Why “Value Based” Pricing is a Scam

Are you looking for quotes for your next web design or development project? Did some agency approach you with the idea of “value based” pricing?

Saying things like, “Well, since you’ll likely make $10,000 on this, we’ll have to charge $5000.” Smooth talking salespeople (you know you’re paying extra for that, right? And the espresso machines and ping pong tables and that giant fancy office on the corner downtown…those are all baked into the “value” they provide) will often easily convince someone that, yeah, they’re providing a service that will provide more profit for the client down the road.

Sounds logical. Except, if what the agency is building you has so much value, why are they charging you for it in the first place? If they believe that you will make that $10,000, maybe more, why not do the work for free and then charge you a percentage of your profits over time?

Instead, they just don’t want to make the $75, $100 or $250 an hour rates that agencies used to charge. Now they want to make $500 – $1000 an hour off of you, claiming that you’ll make it back.

I’m building a cabin to setup as an AirBNB in a really pretty part of Colorado (it’s all pretty, really). A guy is coming in a few weeks to drill me a well. He gave me an estimate. I’ll pay him to do the work. If I make $50,000 a year renting my cabin out, he’s not going to come back and ask me for a cut of that. The value of the well to me is that I now have a way to get water to my guests. The value of the money I’m paying him is that he has done a certain amount of work and charged what it takes for him to keep his business thriving.

Would I consider, as a client in this scenario, giving him a percentage of my profits in exchange for him drilling the well for free? Hell yes! Would he be stupid to take that? I believe so. How does he know I’ll make $50k per year? How does he know I won’t bail on the business in six months (like many a new web endeavor does)?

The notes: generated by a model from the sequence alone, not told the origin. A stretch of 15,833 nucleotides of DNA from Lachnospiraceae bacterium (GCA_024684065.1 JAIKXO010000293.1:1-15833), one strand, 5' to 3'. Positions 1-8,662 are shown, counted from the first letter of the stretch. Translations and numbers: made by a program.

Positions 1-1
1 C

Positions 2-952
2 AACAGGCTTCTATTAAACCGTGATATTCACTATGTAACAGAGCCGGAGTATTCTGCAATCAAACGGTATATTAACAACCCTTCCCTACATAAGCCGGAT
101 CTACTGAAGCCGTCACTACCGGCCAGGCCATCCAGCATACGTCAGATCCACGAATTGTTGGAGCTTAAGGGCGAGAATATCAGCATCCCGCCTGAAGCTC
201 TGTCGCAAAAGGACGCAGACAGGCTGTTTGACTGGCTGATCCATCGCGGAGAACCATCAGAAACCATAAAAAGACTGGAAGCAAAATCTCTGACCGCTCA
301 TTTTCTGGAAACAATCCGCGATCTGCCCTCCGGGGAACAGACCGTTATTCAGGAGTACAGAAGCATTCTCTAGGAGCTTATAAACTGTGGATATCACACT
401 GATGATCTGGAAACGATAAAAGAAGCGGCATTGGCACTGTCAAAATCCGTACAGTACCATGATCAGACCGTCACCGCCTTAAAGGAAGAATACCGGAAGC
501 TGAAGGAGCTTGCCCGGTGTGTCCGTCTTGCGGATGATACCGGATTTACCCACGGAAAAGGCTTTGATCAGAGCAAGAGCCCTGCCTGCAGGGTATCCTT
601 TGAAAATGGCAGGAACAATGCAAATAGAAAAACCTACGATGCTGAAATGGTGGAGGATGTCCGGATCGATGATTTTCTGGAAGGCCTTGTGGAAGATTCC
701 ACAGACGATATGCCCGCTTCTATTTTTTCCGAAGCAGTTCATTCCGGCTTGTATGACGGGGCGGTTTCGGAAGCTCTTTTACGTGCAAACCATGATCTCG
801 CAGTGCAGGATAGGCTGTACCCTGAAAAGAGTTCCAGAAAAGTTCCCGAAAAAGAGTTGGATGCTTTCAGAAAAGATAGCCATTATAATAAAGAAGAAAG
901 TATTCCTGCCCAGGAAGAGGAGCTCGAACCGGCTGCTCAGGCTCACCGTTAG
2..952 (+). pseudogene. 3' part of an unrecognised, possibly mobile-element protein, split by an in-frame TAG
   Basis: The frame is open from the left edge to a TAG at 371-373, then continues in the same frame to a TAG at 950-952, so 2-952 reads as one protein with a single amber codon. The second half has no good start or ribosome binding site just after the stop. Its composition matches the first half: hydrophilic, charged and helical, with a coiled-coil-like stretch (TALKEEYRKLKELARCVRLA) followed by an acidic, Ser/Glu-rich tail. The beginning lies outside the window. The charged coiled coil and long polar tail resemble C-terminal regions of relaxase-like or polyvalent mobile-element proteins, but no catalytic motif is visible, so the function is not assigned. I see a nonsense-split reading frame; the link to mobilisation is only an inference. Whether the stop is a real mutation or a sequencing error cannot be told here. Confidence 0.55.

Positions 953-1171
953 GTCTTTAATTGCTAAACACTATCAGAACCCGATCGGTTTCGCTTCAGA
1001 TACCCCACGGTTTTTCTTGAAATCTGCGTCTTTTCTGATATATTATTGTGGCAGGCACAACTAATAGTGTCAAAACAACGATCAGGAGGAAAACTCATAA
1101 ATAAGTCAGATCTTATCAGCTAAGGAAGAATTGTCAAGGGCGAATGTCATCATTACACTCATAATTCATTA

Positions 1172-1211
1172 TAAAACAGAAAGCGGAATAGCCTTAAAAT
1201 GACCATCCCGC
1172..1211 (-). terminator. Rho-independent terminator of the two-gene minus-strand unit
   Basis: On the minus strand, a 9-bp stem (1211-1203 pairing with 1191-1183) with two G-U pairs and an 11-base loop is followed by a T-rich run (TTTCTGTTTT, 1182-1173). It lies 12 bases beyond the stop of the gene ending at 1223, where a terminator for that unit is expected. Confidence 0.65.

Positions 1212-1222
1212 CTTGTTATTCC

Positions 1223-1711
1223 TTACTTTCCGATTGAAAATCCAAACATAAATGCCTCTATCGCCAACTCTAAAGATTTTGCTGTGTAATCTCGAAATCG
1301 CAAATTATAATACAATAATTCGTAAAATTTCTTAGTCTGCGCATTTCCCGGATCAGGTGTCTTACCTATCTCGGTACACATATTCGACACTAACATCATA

Value based billing is a one way street, primarily beneficial to the agency making claims that are often impossible to prove until after the fact. If they really wanted to put a value on something, they wouldn’t take anything up front and instead do the profit sharing situation. Which most of us know is something you never say yes to.

All this is going to do is give our industry the same bad rep that lawyers and car salesman get. The stereotypical car salesman tries to get you to pay as much as possible for something that really has a fixed cost right out of the factory. And lawyers? Call one up with a million dollar lawsuit and you’ll get ten calls back. Try calling one when you need to sue someone for $1500, you’ll never get a single reply. That’s because, with their business model, profit sharing on a $1500 lawsuit is not worth their time.

I’m not here to scam the public. I’m more affordable than any other agency in town and I’ve been working with small businesses and non-profits since day one (which is why, even though my fully custom site rates have drastically increased over the years, I still provide an affordable “starter” option).

If you’re a developer or designer, please reconsider how our industry had to fight to get web standards in place. How we worked hard to convince businesses of the value of the web long before it was as ubiquitous as it is now. Let’s not ruin a still noble industry by trying to convince people to pay us for something we can’t even prove is real. There are enough people slapping $35 themes onto a WordPress install and charging $7000 for it out there giving us a bad name without those of us who do this for real making it an even more difficult climb.

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